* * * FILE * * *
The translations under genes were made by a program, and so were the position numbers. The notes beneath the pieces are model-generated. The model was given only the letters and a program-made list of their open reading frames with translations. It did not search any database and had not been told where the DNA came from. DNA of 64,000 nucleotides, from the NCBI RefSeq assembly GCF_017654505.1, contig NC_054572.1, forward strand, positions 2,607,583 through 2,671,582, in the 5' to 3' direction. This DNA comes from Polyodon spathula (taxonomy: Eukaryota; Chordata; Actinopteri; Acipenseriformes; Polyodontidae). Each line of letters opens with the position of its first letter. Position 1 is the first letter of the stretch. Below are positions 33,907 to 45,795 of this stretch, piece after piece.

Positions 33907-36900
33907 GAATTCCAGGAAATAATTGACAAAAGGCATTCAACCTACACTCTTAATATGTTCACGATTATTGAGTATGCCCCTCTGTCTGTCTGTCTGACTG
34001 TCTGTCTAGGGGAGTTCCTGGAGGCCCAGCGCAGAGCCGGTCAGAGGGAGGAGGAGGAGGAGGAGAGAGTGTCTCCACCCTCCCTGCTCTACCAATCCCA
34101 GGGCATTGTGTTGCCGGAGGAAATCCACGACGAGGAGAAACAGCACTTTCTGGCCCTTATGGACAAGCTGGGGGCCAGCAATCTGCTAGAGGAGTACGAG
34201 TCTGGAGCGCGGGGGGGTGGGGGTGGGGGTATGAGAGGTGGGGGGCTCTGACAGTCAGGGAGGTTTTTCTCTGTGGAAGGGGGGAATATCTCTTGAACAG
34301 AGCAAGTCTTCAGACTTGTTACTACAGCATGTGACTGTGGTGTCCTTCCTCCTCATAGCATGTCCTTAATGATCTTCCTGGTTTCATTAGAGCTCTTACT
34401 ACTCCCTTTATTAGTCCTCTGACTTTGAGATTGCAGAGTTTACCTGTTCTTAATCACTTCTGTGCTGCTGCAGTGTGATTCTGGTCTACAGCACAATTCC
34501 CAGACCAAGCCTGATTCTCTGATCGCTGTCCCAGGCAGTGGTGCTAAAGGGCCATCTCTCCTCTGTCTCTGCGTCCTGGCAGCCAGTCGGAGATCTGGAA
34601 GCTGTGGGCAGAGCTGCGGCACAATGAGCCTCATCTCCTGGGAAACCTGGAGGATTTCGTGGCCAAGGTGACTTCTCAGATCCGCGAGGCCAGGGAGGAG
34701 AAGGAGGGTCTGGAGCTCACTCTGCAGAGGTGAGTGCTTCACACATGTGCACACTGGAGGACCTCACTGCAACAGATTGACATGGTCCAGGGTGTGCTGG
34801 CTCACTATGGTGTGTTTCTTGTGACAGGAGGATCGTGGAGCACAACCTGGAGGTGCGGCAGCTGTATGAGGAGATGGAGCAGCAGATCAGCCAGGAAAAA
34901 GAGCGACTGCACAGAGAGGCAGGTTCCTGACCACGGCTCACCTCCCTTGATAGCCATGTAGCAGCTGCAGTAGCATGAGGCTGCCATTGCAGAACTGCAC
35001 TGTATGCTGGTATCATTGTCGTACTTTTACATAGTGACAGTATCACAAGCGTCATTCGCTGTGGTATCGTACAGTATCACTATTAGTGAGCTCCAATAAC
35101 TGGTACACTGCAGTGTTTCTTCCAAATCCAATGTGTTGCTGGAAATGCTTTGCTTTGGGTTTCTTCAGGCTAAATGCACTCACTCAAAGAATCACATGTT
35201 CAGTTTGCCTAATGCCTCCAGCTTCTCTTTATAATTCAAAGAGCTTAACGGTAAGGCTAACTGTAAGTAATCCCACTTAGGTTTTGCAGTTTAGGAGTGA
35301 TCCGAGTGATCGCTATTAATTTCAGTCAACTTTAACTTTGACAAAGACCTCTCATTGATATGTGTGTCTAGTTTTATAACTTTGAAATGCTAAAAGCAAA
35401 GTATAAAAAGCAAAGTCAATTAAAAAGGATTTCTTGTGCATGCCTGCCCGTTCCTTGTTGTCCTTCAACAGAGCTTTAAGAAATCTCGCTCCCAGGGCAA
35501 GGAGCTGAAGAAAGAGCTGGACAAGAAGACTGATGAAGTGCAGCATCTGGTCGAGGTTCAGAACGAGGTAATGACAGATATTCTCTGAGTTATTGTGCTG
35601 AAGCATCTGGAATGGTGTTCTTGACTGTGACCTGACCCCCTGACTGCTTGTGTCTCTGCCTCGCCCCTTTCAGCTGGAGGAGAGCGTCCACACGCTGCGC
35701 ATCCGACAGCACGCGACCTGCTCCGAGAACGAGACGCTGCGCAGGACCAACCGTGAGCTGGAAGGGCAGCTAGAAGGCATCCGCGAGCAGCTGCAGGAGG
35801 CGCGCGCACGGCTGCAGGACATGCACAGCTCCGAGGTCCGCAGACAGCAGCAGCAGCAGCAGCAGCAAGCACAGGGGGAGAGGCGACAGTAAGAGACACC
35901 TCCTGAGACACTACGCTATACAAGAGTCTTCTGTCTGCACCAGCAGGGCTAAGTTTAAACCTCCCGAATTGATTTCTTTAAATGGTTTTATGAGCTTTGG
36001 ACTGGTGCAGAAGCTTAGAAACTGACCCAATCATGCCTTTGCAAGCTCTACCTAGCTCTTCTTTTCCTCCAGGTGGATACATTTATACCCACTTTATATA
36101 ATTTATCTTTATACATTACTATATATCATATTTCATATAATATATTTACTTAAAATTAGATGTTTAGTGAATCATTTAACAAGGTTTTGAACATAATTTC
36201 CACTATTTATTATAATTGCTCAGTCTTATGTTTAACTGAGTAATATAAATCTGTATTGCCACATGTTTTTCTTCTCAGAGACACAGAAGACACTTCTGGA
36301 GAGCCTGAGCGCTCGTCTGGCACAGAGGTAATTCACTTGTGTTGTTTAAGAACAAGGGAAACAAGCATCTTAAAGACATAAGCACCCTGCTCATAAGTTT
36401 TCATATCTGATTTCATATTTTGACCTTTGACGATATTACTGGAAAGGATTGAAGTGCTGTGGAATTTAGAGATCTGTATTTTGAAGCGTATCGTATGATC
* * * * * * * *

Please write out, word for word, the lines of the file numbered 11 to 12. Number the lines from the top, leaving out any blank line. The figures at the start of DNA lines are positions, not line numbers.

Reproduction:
34701 AAGGAGGGTCTGGAGCTCACTCTGCAGAGGTGAGTGCTTCACACATGTGCACACTGGAGGACCTCACTGCAACAGATTGACATGGTCCAGGGTGTGCTGG
34801 CTCACTATGGTGTGTTTCTTGTGACAGGAGGATCGTGGAGCACAACCTGGAGGTGCGGCAGCTGTATGAGGAGATGGAGCAGCAGATCAGCCAGGAAAAA